Excerpted from Manual for Participation in the Budget Process, Office of
Community Board Relations, Office of Management & Budget, Office of the
Summary of Community Board Participation in the Budget
Under the City Charter, community boards are given a broad range
of responsibilities for advising the City about local budget needs and
priorities. The Charter mandates that the community boards consult with
agencies on the capital and expense budget needs of the district, hold public
hearings, prepare capital and expense budget priorities for the next fiscal year
and react to the funding choices presented in the preliminary budget. To
meet these mandates, a dynamic formal structure was created which allows the
City’s communities to make their needs known to agency decision makers and the
Mayor. This assures that local neighborhood opinion is considered when the
City allocates its resources and services.
The Office of Community Board Relations within the Office of Management and
Budget (OMB), oversees procedures that assure community boards actively and
effectively participate in forming he City’s budgets. The following
outlines the essential feature of this process.
The City's Budget
New York City’s budget year begins on July
1st and ends on June 30th. The total budget consists
of three components. First comes the Revenue Budget which is the
City’s best estimate of how much money will be available during the fiscal year
to support operating expenditures and capital improvement projects. These
include all tax and non-tax funds expected to be received during the fiscal
The Expense Budget covers all the City’s day to day operations such as
salaries and supplies as well as debt service. It is supported by City
taxes, fees and other local revenues as well as state and federal aid. The
Contract Budget lists categories of contractual services.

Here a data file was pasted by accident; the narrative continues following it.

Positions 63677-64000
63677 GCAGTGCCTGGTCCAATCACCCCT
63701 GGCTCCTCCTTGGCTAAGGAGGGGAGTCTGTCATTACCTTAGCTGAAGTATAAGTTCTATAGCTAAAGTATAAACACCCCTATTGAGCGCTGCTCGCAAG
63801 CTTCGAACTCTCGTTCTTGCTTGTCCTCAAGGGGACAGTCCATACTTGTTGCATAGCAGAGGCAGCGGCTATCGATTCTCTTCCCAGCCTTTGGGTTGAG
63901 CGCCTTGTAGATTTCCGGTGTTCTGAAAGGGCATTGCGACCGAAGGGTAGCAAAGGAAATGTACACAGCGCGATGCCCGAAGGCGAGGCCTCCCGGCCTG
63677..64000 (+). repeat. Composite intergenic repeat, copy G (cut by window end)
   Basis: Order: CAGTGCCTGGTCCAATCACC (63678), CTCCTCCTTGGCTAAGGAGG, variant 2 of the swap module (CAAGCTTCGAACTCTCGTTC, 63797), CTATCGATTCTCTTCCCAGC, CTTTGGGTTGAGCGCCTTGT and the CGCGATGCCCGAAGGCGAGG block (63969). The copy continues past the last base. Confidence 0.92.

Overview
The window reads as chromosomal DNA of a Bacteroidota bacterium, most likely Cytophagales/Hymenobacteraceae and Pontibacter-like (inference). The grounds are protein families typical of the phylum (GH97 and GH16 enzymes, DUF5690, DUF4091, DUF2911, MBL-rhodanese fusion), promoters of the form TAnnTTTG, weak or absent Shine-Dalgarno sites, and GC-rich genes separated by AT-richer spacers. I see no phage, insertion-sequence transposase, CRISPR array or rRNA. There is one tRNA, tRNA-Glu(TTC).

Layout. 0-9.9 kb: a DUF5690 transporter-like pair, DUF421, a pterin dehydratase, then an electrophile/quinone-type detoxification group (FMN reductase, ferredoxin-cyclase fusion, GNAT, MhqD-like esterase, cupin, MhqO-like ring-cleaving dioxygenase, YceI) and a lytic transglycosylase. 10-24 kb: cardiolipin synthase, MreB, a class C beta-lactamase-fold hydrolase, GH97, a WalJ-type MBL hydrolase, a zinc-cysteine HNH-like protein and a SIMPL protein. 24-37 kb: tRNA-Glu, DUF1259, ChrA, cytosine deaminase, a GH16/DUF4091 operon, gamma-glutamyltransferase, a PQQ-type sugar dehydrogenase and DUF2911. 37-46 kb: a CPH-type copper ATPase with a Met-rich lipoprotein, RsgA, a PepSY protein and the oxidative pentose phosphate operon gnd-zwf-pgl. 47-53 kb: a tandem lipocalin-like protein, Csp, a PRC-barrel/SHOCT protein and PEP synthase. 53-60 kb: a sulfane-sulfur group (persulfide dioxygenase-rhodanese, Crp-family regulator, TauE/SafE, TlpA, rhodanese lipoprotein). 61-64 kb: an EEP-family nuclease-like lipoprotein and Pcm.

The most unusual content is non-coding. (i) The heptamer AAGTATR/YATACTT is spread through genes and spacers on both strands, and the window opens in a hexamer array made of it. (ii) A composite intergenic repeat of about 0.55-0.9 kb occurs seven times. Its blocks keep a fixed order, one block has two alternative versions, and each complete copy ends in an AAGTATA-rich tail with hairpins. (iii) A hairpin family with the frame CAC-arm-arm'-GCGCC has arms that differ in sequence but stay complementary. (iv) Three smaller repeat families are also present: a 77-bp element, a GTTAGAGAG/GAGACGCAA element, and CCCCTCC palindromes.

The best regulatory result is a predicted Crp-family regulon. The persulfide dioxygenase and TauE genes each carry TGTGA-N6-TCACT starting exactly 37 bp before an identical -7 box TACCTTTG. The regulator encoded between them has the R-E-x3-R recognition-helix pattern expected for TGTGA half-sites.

The Capital Budget covers the cost of the City’s long term
construction program, purchases of land and large equipment.
Reconstruction of streets, sewers, parks and buildings are examples of capital
projects. Capital budget items are financed by the sale of municipal bonds
as well as by state and federal grants.
The Community Development Program allocates federal money for long
term physical improvements, public services and related activities that chiefly
benefit low and moderate income persons.
An Overview of the Community Board Budget Process
representatives of local communities, boards are most concerned with City
Spending that affects the quality of life for residents and workers in their
districts. The process by which the community boards participate in
formulating the City’s budgets has six major elements which represent a real
opportunity for boards to impact the decisions that are made about projects and
programs for their community.
1. Consultations between the community boards and City agencies that
deliver local services.
From May through early October, community
boards have two formal opportunities to consult with agency officials about
budget needs and the funding of programs and projects. The agencies that
formally consult with the boards are the Department of Aging, Buildings,
Business Services/Economic Development, Administration for Children’s Services,
Environmental Protection, Fire, Human Resources Administration, Homeless
Services, Housing Preservation and Development, Parks Police, Sanitation and
Transportation. Consultations take places at the two levels described
below. These formal meetings give both the agencies and the boards an
opportunity to opwenly discuss the criteria used in making difficult spending
District Level:> In late Spring, district managers and
committee members meet with te agency’e local representatives to discuss the
needs of the district, the current level of service delivery and the resources
needed to meet those needs.
Borough Level:> During
September and early October, boards in each borough meet with agency
commissioners to discuss long range needs, important budget requests,
operational issues, agency policy choices and fiscal constraints.
Borough consultations let community boards present their needs and budget
suggestions while at the same time letting top agency decision makers explain
the difficult spending choices they must make in times of fiscal
2. Public Hearings held by the Community Board.
hold at least two public budget hearing each year.
September/October:> At the time the Board is
developing specfic budget priorities to submit to City agencies, tehe public
has the chance to identify community district needs and the board gets
January/February:> An opportunity for
the public to react to the policies in the just released Preliminary
Budget. This hearing forms the basis for the community board's
Statement on the Preliminary Budget , which tells City officials how
the community feels about the City's budget choices.
3. Formal Budget Submissions.
By the date announced by OMB, usually
late October, boards formally submit their budget requests to City agencies and
OMB as the agencies begin preparing their next year’s budget. Both the